Monkey malaria more widespread in humans: study
HONG KONG (Reuters) - A potentially fatal type of malaria is being commonly misdiagnosed as a more benign form of the disease, putting people at risk, researchers in Malaysia say.
Malaria parasite Plasmodium knowlesi was until recently thought to infect only monkeys, especially long and pig-tailed macaques that are its natural hosts.
But a study of samples taken from more than 1,000 malaria patients in Malaysia between 2001-2006 found that the disease was more widespread in humans than previously thought.
Four of those infected, all from Sarawak, died.
More than a quarter of the patients in Sarawak, on Malaysia's part of Borneo island, were infected with Plasmodium knowlesi, the researchers wrote in the latest issue of Clinical Infectious Diseases journal. A total of 960 of the patients in the sample group were from Sarawak.
"Our finding that P. knowlesi and not P. malariae (benign species) is a significant cause of potentially severe malaria in Malaysia and has important implications for clinical management and control strategies in the local setting, as well as for physicians attending patients," they wrote.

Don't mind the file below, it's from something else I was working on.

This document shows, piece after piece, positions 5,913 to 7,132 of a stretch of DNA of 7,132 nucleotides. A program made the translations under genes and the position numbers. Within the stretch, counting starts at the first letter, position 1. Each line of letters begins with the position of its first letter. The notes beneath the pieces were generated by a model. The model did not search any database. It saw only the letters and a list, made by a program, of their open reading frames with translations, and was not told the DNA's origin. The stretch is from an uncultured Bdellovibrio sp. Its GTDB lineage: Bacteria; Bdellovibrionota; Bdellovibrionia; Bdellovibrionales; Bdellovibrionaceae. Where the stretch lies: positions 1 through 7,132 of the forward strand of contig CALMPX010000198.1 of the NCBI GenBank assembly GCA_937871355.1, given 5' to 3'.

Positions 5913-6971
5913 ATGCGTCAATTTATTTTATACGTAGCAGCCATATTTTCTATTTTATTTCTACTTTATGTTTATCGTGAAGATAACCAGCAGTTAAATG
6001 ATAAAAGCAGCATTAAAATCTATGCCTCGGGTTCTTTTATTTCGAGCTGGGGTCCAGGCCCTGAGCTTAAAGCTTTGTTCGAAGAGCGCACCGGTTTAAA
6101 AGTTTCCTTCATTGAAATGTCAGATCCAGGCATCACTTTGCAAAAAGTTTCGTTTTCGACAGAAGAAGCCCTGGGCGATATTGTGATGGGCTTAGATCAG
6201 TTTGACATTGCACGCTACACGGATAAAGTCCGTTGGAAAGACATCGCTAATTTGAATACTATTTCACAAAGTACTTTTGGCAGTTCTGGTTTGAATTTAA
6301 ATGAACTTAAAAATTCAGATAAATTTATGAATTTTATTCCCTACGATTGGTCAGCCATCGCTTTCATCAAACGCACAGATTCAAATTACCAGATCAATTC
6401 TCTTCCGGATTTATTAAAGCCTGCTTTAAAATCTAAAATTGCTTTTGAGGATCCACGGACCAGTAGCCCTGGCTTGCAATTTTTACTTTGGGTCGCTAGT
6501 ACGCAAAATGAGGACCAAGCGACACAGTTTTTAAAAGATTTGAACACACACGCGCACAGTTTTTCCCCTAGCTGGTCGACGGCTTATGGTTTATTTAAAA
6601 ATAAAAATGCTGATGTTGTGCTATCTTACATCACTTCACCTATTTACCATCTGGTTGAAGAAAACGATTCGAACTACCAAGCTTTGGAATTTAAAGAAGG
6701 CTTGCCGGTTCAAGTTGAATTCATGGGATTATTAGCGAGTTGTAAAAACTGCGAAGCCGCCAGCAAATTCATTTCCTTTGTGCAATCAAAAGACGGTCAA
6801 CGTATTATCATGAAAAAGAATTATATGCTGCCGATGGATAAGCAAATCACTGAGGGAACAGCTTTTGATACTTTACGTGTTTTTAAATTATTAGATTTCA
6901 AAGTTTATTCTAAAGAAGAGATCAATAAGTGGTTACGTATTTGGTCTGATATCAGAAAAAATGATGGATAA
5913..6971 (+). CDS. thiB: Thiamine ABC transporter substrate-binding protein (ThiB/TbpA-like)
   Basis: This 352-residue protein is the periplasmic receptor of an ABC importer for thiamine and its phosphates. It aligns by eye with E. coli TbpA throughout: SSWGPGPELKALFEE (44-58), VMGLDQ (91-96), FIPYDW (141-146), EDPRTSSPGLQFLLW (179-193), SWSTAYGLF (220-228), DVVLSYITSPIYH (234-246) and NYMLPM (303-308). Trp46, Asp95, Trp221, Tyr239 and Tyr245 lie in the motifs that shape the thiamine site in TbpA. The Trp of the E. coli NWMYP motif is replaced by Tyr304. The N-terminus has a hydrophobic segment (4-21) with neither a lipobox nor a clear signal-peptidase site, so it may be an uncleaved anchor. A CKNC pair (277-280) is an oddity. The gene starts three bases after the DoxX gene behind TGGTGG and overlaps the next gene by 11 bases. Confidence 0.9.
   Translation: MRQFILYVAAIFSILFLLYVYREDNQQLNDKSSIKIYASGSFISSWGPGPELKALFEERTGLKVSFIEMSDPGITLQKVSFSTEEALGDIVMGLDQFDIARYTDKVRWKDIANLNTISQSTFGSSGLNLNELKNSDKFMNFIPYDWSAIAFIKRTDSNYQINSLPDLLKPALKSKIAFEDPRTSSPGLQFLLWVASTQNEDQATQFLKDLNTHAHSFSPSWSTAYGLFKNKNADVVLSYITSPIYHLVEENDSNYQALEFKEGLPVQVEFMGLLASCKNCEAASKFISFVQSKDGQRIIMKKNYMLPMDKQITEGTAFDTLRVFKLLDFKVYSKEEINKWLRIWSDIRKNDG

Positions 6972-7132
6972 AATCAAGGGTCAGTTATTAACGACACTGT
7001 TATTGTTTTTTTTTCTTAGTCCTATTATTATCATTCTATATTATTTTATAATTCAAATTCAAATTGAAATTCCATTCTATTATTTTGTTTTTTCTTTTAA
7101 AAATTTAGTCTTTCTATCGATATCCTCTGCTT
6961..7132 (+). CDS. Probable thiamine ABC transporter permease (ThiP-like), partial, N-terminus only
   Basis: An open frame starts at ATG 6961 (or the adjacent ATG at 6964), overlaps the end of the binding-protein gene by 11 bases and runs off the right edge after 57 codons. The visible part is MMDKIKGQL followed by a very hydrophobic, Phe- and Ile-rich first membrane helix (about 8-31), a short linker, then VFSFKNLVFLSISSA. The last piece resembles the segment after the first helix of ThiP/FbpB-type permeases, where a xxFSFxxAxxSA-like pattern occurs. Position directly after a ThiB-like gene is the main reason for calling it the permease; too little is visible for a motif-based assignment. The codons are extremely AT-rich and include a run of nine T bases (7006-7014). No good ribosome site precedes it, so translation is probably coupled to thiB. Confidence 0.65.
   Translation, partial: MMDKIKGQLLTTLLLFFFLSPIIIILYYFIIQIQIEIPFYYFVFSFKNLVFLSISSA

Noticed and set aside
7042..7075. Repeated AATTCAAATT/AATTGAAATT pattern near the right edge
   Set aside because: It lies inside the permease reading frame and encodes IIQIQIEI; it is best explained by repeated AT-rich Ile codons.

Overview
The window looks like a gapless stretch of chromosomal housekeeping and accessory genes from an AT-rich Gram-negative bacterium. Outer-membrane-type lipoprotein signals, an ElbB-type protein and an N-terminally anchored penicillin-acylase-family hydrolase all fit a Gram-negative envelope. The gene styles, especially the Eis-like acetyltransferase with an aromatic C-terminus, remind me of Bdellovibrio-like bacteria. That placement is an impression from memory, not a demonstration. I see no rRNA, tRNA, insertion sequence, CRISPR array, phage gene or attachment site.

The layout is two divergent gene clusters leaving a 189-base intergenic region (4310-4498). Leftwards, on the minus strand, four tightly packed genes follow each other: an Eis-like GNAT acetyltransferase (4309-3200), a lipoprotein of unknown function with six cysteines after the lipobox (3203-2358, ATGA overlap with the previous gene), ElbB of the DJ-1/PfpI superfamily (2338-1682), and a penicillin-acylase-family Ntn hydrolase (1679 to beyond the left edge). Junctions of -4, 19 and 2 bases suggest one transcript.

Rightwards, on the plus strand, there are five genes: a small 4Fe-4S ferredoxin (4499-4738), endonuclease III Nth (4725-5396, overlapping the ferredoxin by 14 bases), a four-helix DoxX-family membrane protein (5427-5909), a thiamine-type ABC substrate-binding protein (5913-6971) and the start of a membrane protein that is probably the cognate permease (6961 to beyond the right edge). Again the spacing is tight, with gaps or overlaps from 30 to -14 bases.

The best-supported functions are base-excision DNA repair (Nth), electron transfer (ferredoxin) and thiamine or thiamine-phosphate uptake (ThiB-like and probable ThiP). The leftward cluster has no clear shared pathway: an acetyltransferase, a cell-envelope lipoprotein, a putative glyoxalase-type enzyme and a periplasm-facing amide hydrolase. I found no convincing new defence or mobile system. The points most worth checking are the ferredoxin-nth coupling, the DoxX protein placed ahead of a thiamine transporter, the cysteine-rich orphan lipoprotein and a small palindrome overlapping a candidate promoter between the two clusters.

P. knowlesi has the shortest life cycle of all known malaria species, which means it replicates faster than the rest, unleashing a huge number of the parasite inside its victims.
Blood of the four dead patients had high levels of parasites and they had suffered severe abdominal pain, fever and chills.
The researchers said even a short delay in accurate diagnosis and treatment could lead to the rapid onset of complications, including liver and kidney failure.
The parasite is transmitted by a family of mosquitoes that is attracted equally to monkeys and humans. The researchers say the disease is not only restricted to Sarawak, but was present in Sabah, also in Borneo, and Pahang in peninsular Malaysia.
They said the distribution might even be more widespread. Confirmed infections have been found in Thailand and even in China in a worker who had returned from Myanmar.
"Given the evident severity of the illness that it causes, I would recommend that doctors treating patients with a laboratory diagnosis of P. malariae remain alert to the possibility that they may be dealing with the potentially more aggressive P. knowlesi," wrote Janet Cox-Singh at University Malaysia Sarawak's Malaria Research Centre.
"This would be particularly important in patients who have spent time in the forest fringe areas of Southeast Asia where the non-human primate host exists."